On Nov. 20, Denali Nicole Smith filed a lawsuit accusing Alaska of illegally denying her benefits because she is married to a woman. State Attorney General Kevin Clarkson promptly denied that the state had intentionally violated a court order guaranteeing equal rights to same-sex couples. But further testimony has revealed that Alaska officials appear to have willfully discriminated against same-sex families—and now seem to be attempting to cover up their unconstitutional conduct.
Smith’s saga began after she applied for a payment from the state’s oil wealth fund, the Permanent Fund Dividend. Smith and her wife, Miranda Murphy, are both Alaska residents, and therefore qualify for the PFD. Both currently live in Florida, where Murphy—a member of the Armed Forces—is stationed. Under Alaska law, residents remain eligible for the PFD when they move temporarily to join military spouses stationed out of state. According to Smith’s sworn declaration to the court, however, when she applied, a PFD representative named Jerry Stephens told her, “I always hate having this conversation with people, but you aren’t eligible to receive your 2019 PFD because Alaska doesn’t recognize same-sex marriage.”
Stunned, Smith called back and reached another PFD representative, Annie Lemana, who she says confirmed that she was ineligible for the fund. Lemana sent Smith an official booklet that explains how state officials should enforce Alaska law. The booklet, dated 2019, stated that residents who join same-sex spouses stationed out of state may not receive their PFD due to the ban on same-sex marriage. Lemana also sent Smith a formal rejection letter that cited Alaska’s marriage ban as the basis for denying her application.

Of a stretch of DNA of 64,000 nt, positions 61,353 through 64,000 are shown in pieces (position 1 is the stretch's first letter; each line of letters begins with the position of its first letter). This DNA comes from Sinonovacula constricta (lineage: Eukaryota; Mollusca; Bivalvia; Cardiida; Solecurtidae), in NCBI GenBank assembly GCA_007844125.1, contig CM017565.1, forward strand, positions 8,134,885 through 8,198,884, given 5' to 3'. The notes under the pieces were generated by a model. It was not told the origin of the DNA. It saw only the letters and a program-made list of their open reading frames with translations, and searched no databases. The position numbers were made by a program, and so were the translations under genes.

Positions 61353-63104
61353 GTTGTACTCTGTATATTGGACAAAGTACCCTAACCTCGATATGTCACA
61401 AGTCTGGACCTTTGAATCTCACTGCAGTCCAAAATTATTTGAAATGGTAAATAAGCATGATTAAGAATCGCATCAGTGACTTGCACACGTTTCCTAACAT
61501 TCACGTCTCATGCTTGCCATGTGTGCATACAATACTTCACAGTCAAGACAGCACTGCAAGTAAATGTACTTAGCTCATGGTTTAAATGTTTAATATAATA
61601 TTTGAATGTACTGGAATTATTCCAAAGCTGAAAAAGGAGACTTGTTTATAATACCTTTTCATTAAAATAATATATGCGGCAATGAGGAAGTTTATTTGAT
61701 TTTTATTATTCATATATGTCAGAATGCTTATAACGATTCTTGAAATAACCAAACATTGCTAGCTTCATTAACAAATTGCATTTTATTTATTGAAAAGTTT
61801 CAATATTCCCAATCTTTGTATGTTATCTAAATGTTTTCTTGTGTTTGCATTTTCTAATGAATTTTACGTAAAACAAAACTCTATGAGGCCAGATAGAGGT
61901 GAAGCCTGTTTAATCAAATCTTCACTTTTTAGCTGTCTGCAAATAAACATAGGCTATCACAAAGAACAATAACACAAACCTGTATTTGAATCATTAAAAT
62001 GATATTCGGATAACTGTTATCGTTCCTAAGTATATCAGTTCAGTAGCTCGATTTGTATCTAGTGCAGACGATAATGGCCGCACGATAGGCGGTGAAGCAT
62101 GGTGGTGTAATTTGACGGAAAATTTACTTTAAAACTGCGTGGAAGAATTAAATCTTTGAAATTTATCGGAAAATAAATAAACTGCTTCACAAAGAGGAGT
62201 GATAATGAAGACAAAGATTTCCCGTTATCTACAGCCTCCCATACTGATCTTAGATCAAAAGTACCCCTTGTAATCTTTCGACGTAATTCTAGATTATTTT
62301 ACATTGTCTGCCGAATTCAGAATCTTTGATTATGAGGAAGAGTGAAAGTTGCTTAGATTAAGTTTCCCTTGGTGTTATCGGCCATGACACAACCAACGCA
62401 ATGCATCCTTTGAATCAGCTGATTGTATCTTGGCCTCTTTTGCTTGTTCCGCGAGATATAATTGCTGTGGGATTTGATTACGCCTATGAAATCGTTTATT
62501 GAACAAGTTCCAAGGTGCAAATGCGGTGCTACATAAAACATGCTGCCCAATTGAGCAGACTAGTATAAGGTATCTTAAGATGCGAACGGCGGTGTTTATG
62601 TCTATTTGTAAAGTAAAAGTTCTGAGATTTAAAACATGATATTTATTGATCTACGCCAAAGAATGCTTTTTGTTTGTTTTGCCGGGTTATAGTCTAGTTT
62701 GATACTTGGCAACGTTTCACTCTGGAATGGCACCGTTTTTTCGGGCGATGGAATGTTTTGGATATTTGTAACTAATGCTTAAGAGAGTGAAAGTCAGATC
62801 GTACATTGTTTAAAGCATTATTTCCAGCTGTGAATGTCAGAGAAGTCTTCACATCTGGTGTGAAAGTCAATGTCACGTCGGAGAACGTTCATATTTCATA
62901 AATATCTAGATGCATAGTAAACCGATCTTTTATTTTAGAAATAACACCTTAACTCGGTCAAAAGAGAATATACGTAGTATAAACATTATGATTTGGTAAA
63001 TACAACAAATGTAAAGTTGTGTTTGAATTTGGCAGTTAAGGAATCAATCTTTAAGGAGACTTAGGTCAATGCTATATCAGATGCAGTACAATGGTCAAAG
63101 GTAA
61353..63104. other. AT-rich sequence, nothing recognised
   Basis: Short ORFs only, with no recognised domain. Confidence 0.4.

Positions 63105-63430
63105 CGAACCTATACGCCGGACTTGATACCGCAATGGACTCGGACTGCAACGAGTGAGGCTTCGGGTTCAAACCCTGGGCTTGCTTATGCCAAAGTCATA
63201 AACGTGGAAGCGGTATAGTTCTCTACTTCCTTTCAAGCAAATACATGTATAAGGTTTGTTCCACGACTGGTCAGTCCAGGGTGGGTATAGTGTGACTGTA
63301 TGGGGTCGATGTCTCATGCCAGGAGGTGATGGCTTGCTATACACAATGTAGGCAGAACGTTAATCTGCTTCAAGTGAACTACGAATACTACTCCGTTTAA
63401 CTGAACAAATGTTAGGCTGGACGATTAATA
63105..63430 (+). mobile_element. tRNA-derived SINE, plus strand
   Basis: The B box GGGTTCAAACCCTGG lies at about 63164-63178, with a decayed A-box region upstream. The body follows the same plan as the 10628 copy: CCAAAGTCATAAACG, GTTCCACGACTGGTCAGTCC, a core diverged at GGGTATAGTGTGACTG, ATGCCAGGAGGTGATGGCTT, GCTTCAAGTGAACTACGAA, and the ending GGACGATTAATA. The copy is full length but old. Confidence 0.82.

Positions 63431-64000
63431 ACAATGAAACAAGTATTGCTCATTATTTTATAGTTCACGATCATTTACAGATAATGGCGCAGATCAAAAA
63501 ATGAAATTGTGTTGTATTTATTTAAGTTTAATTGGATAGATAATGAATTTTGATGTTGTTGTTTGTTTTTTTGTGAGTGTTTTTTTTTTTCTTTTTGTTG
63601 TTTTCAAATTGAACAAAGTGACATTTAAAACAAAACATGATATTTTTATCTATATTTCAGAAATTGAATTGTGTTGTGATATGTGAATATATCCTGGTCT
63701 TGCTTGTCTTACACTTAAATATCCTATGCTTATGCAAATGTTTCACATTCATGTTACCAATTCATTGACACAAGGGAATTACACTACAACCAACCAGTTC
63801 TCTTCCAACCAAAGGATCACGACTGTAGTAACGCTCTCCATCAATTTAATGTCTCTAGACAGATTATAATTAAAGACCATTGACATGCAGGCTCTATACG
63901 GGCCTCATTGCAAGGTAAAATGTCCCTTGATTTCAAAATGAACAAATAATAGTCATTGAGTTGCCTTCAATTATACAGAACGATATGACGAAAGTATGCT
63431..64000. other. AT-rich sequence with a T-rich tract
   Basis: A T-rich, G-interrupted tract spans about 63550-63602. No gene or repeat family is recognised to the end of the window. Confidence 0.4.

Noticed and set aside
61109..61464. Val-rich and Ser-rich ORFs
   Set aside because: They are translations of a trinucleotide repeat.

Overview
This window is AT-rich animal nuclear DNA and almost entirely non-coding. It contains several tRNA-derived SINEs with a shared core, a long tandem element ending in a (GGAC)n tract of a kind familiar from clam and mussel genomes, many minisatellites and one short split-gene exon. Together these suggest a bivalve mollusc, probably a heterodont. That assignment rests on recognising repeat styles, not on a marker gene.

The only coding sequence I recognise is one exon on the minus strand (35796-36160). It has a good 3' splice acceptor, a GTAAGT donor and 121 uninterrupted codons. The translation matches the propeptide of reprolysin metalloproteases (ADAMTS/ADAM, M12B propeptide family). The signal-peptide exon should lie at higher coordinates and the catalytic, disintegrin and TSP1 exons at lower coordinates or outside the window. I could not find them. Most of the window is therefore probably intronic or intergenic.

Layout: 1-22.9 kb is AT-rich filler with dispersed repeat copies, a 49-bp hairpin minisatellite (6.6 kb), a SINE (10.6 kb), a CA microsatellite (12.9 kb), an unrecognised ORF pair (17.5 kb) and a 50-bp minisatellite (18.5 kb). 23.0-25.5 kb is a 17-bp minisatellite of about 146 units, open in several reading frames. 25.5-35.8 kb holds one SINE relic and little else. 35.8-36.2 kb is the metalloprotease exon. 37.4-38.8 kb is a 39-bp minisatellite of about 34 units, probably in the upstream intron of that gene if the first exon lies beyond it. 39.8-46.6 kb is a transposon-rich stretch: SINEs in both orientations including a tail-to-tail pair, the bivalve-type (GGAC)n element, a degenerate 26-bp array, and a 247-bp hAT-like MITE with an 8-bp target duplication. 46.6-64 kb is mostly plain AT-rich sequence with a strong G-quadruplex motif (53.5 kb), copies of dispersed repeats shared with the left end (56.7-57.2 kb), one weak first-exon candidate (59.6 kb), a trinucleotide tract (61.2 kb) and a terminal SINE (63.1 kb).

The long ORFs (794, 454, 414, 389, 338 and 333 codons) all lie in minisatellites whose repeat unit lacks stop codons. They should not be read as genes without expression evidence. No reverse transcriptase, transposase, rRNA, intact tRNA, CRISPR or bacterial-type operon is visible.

Smith then contacted an Alaska attorney, Caitlin Shortell, and explained her situation. Shortell immediately recognized that the state’s conduct was egregiously unlawful. A federal court found Alaska’s same-sex marriage ban unconstitutional in 2014 and permanently prohibited the state from enforcing it. In 2015’s Obergefell v. Hodges, the Supreme Court affirmed that states must recognize same-sex marriages “on the same terms and conditions as marriages between persons of the opposite sex.” Two years later, the court clarified that states must provide all couples with the same “the constellation of benefits … linked to marriage,” barring any “disparate treatment” of same-sex marriages. There is simply no plausible argument that Alaska can, in accordance with Obergefell, discriminate against same-sex couples in the distribution of PFD money.
According to Smith’s declaration, the state performed an about-face shortly after she hired Shortell. Stephens, the PFD representative, informed Smith that her application had suddenly been approved, but did not explain the sudden reversal. He only told her, Smith said, that the state’s “lawyers realized it was wrong what they did to you.” Stephens would not promise that Smith would continue to receive her PFD each year, or that the state would ensure that all other same-sex couples received their payments, Smith added. Instead, according to the declaration, he said that “our lawyers are working on it” and that he had to “choose [his] words carefully.”